QUITO, Ecuador (AP) — A convicted leader of one of Ecuador’s most powerful drug gangs has vanished from the prison where he was serving his sentence, and authorities were investigating whether he escaped like he did a decade ago from another facility.
Ecuadorian authorities reported Sunday that Adolfo Macías, alias “Fito” and leader of Los Choneros gang, wasn’t in his cell, and by Monday they hadn’t found him or explained what had happened.
Ecuador’s prosecutors office tweeted Monday that it had filed charges against two prison guards as part of the investigation into the case which it is considering as a “prisoner’s escape.”
Also Monday, President Daniel Noboa announced that he decided to decree a national state of emergency, a measure that lets authorities suspend people’s rights and mobilize the military in places like the prisons.
Without directly mentioning the gang leader’s disappearance, Noboa said in a message on Instagram that he won’t stop until he “brings back peace to all Ecuadorians,” and that his government has decided to confront crime inside the prisons.
The decree will be in effect for 60 days. States of emergency were widely used by Noboa’s predecessor, Guillermo Lasso, as a way to confront the wave of violence that has affected the South American country.
Police general commander César Zapata told the media Sunday night that Macías had disappeared from his cell, and that they were investigating.
Macías was convicted of drug trafficking, murder and organized crime. He was serving a 34-year sentence in La Regional prison of the port of Guayaquil, and he was scheduled on Sunday to be transferred to a maximum security facility in the same city.
Los Choneros is one of the Ecuadorian gangs authorities consider responsible for a spike in violence that reached a new level last year with the assassination of the presidential candidate Fernando Villavicencio. The gang has links with Mexico’s Sinaloa cartel, according to authorities.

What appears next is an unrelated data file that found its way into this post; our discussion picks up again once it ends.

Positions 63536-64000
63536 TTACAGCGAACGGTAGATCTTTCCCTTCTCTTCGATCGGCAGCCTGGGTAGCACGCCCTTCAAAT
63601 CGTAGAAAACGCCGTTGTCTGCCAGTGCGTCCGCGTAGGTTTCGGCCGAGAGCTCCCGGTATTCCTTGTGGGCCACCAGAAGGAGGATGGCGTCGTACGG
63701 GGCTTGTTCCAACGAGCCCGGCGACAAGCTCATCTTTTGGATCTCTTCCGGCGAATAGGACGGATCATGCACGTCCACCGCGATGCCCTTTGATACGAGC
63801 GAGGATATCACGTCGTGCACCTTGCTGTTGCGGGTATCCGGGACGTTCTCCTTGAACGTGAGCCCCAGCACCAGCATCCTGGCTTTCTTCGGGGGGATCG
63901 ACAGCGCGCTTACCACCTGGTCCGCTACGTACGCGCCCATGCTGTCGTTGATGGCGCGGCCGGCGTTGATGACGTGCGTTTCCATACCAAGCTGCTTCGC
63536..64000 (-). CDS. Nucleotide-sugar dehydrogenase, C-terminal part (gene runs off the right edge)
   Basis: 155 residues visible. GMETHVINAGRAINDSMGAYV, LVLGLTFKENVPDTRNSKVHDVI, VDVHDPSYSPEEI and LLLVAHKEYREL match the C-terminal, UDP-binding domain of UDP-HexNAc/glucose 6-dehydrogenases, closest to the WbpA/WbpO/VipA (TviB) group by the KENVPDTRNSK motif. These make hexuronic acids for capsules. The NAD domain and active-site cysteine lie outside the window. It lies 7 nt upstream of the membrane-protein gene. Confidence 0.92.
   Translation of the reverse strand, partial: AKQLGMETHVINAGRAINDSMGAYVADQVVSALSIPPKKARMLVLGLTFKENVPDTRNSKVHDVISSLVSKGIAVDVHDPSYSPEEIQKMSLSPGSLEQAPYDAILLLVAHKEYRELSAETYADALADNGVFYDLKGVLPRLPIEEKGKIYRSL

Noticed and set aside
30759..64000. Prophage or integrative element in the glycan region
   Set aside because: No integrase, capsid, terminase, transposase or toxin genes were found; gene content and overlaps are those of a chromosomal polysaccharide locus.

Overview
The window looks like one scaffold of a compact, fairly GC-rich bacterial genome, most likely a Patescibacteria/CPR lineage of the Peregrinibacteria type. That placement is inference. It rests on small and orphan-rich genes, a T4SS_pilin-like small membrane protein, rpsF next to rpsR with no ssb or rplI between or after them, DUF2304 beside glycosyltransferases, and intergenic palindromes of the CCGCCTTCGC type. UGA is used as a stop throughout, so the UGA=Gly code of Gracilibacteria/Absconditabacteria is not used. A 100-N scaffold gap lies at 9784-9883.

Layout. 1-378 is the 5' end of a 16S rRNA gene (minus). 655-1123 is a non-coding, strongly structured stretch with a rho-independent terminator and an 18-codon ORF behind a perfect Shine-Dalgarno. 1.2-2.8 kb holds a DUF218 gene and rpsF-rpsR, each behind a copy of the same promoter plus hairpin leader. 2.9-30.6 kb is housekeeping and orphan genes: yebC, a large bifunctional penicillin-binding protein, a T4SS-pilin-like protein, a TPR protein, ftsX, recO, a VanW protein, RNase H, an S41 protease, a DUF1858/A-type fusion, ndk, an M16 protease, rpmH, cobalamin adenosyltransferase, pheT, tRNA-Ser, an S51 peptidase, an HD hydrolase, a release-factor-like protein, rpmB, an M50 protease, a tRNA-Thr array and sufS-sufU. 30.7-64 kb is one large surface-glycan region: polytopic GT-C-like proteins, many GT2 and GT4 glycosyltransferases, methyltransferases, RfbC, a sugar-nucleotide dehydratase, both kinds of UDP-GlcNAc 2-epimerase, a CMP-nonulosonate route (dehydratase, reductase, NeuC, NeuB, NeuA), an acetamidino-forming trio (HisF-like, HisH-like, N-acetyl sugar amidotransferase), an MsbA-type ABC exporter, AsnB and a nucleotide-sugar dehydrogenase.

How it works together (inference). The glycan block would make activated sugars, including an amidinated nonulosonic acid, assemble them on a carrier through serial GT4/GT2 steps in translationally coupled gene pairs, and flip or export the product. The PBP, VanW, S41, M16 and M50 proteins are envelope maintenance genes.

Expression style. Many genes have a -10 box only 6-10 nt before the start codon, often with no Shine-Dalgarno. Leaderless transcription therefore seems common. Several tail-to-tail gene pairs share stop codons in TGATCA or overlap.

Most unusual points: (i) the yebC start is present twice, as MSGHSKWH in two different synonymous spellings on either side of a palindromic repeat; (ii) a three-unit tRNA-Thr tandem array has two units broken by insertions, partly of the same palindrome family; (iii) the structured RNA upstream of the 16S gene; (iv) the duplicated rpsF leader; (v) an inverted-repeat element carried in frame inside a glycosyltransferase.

The politician had said the criminal group led by “Fito” threatened him, but so far authorities haven’t directly accused Macías or his group of being behind Villavicencio’s murder.
Days after Villavicencio’s killing, Macías was moved out of La Regional to the maximum security prison in the same large complex of detention facilities in Guayaquil, but he was returned to the same lighter security prison within less than a month without any explanation.
In February 2013, “Fito” fled from a maximum security facility, but he was recaptured a few weeks later.
Los Choneros and other similar groups linked to Mexican and Colombian cartels are fighting over drug trafficking routes and control of territory, including from within detention facilities, where at least 400 inmates have died since 2021, according to authorities.
Experts and authorities have acknowledged that gang members practically rule from inside the prisons, and Macías is believed to have kept controlling his group from within the detention facility.
President Noboa, an heir to a fortune built on the banana trade, took over in November saying his government’s main objective is to reduce violence.
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